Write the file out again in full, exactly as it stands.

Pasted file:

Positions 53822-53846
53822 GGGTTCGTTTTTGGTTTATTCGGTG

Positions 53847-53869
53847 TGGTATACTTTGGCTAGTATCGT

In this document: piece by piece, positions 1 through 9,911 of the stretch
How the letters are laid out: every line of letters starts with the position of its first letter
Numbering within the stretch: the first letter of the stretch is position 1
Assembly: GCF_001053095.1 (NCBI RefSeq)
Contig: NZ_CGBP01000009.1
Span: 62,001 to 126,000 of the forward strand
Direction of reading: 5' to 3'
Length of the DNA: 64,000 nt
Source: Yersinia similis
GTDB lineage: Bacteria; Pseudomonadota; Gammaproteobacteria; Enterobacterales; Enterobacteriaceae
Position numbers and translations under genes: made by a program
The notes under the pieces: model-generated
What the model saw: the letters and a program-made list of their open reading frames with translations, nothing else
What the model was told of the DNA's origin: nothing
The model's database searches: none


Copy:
Positions 53822-53846
53822 GGGTTCGTTTTTGGTTTATTCGGTG

Positions 53847-53869
53847 TGGTATACTTTGGCTAGTATCGT

In this document: piece by piece, positions 1 through 9,911 of the stretch
How the letters are laid out: every line of letters starts with the position of its first letter
Numbering within the stretch: the first letter of the stretch is position 1
Assembly: GCF_001053095.1 (NCBI RefSeq)
Contig: NZ_CGBP01000009.1
Span: 62,001 to 126,000 of the forward strand
Direction of reading: 5' to 3'
Length of the DNA: 64,000 nt
Source: Yersinia similis
GTDB lineage: Bacteria; Pseudomonadota; Gammaproteobacteria; Enterobacterales; Enterobacteriaceae
Position numbers and translations under genes: made by a program
The notes under the pieces: model-generated
What the model saw: the letters and a program-made list of their open reading frames with translations, nothing else
What the model was told of the DNA's origin: nothing
The model's database searches: none